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Should Esperanto be adopted internationally?
Esperanto should be adopted internationally.
Having no national-political background provides Esperanto the neutrality expected (and needed) on an international language.
Esperanto is a very easy language to learn because of its engineered rules, and because it did not evolve philologically.
Historically, the idea of Esperanto being used internationally has been considered by the League of Nations for recognition. This makes Esperanto the most progressed of any languages created in its time, including Ido and Volapük.
The founding ideas of Esperanto are to reach a more equal international exchange.
Esperanto is the most
widespread auxiliary language
(beating out Ido and Volapuk), and is therefore more convenient to grow into a larger language.
The world needs an international language. In this age, with so much contention, we need more things to break down our barriers, including language.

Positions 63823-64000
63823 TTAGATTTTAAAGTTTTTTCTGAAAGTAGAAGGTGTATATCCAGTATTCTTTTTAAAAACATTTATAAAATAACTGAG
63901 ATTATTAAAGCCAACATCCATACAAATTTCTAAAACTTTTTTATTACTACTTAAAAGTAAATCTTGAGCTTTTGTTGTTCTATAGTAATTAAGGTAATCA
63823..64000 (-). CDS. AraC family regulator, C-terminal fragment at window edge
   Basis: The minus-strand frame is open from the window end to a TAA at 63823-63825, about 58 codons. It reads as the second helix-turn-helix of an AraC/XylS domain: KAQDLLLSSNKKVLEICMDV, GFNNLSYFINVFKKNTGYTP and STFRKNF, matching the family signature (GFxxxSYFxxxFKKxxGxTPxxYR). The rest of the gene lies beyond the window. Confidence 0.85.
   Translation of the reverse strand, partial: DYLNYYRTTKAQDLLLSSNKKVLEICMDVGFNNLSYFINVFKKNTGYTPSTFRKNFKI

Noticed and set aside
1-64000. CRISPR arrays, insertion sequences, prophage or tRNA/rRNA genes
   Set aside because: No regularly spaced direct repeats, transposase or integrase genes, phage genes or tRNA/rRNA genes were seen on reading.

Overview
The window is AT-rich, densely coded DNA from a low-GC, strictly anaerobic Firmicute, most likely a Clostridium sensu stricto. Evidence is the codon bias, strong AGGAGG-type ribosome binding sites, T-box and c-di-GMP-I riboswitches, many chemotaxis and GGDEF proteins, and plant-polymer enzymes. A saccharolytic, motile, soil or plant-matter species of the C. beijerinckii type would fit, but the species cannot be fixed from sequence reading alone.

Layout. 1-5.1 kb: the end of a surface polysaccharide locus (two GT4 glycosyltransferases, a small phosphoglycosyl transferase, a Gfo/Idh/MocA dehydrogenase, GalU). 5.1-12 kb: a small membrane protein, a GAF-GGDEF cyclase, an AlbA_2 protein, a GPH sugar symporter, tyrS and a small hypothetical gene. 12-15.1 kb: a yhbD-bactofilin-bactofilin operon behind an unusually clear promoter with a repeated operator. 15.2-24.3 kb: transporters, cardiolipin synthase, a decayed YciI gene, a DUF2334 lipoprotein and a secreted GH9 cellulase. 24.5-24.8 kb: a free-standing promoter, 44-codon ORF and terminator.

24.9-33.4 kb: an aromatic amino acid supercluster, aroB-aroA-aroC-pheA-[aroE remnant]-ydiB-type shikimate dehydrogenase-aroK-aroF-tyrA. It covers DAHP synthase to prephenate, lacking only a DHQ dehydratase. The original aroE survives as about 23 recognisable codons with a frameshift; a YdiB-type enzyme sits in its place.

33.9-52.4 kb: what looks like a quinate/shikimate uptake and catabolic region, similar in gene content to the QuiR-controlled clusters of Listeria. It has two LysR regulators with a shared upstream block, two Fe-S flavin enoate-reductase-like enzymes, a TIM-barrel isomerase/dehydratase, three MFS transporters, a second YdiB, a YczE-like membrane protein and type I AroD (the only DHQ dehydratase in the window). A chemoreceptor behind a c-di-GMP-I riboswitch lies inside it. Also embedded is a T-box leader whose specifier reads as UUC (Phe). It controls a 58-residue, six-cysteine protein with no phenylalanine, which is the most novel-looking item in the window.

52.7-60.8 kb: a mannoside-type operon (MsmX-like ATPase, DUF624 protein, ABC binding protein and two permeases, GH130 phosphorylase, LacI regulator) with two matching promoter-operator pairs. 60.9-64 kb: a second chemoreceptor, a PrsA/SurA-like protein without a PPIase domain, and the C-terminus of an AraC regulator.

Esperanto has its own culture, complete with its own music and literature.
Albeit on occasion with derision, Esperanto has long been depicted as the language of the future world.
There are not many people speaking Esperanto. It is estimated that the number is between
100.000 and 8 million
Esperanto is not a viable international language because it draws primarily from
Teaching Esperanto in most developing countries is going to be difficult given the inadequacies of
public education systems
in these countries.
Technology allows us to translate any language (like Google Translate) that we do not need to learn more languages.
Foreign language requirements already dilute people's focus on more relevant skills and lengthen times people stay in school. Adding another language will not help this situation.
There are already international languages that serve as
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